Definition of crisis
- a midlife crisis
- The crisis of the play occurs in Act 3.
- a financial crisis
- the nation's energy crisis
- the environmental crisis
- the unemployment crisis
She was dealing with a family crisis at the time.
Most people blame the government for the country's worsening economic crisis.
last year's state budget crisis
In times of national crisis, we need strong leaders we can trust.
A year ago, both companies were in crisis.
These example sentences are selected automatically from various online news sources to reflect current usage of the word 'crisis.' Views expressed in the examples do not represent the opinion of Merriam-Webster or its editors. Send us feedback.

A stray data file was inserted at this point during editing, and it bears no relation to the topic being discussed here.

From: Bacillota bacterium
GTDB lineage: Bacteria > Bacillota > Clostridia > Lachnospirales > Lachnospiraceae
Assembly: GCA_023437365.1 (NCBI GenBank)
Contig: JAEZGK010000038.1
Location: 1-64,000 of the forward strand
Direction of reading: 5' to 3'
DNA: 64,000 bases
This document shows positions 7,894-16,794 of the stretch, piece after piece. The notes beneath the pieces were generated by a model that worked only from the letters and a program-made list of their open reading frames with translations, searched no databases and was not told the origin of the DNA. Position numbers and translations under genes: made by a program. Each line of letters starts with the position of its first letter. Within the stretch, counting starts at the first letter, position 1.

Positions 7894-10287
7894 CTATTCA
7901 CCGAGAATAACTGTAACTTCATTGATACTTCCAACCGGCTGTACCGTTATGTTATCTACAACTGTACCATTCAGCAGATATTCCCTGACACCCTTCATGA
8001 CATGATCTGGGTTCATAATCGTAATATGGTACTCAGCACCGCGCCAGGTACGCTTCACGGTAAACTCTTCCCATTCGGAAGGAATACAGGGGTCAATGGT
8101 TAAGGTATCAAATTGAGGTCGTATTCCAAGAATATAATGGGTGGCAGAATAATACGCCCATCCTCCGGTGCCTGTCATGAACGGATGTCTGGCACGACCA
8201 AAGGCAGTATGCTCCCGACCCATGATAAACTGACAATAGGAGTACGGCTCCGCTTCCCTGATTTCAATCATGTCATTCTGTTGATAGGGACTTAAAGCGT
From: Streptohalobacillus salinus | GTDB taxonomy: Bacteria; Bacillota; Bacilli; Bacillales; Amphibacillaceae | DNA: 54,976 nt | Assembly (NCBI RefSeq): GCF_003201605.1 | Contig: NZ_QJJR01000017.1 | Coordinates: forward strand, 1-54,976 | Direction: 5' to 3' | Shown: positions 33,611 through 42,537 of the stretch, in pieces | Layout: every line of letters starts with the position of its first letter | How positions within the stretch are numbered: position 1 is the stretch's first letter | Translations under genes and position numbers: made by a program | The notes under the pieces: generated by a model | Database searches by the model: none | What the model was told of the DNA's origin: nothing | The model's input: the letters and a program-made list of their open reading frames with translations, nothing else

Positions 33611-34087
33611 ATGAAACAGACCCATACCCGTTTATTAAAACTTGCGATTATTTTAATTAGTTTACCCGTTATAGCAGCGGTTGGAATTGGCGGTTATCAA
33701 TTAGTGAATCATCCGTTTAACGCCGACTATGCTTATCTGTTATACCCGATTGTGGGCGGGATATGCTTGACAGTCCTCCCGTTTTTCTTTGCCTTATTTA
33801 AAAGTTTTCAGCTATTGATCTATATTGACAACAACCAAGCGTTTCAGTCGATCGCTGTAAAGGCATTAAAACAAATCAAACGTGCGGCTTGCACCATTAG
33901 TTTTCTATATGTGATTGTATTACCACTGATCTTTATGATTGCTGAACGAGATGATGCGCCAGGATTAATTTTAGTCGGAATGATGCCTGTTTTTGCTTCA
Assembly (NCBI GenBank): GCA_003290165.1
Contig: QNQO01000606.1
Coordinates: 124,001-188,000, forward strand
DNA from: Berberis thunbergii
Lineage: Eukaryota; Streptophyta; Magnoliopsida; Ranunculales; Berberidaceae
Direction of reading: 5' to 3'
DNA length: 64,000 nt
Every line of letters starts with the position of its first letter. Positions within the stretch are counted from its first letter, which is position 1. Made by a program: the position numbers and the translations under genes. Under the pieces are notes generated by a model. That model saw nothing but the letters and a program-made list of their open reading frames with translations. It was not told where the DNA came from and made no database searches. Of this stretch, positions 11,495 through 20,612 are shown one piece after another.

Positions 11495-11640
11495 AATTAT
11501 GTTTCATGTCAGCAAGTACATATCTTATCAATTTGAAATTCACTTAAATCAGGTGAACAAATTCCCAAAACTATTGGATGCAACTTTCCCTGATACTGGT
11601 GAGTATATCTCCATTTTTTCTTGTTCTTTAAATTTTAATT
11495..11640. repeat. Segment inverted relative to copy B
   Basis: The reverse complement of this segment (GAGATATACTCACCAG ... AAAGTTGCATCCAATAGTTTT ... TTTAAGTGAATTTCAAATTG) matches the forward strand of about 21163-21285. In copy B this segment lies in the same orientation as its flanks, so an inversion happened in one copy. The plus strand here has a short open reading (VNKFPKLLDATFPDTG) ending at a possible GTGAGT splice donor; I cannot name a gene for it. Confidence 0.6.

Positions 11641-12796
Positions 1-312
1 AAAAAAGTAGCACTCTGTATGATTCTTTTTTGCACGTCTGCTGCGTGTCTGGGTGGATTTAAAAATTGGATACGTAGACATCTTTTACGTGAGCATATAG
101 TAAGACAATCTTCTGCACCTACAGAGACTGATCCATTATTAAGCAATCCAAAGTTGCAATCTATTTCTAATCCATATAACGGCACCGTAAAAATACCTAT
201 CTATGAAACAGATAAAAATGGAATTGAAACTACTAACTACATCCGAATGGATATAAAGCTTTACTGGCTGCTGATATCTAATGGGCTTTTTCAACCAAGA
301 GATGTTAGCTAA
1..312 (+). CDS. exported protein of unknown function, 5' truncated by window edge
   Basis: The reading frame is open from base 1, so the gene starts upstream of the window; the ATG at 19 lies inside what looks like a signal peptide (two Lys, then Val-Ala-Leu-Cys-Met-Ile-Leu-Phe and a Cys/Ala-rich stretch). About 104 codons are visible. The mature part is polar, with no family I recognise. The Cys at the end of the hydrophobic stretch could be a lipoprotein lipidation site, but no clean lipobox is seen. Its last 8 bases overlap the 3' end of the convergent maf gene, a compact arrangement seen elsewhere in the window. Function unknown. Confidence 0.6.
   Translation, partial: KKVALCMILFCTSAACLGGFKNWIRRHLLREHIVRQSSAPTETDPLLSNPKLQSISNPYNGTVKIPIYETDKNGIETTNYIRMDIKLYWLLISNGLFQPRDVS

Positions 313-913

Some people are bothered by changes in a word’s meaning (see: literally), while others have a more relaxed attitude towards semantic drift. For those who feel vexed when a word seems to have suddenly changed its spots, it may be of some comfort to know that words in English do this all the time; crisis is a fine example. Originally, crisis denoted “the turning point for better or worse in an acute disease or fever.” Now it most commonly means “a difficult or dangerous situation that needs serious attention,” yet few people insist that it should be used exclusively in its older meaning. The normality of semantic change can be seen in another word that first appeared in febrile contexts: hectic, which now is primarily used to mean “very busy,” originally referred to a fever that was fluctuating but recurrent.
First Known Use: 15th centurySee Words from the same year
moment of truth, point of no return;
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Confusing Words—A Quiz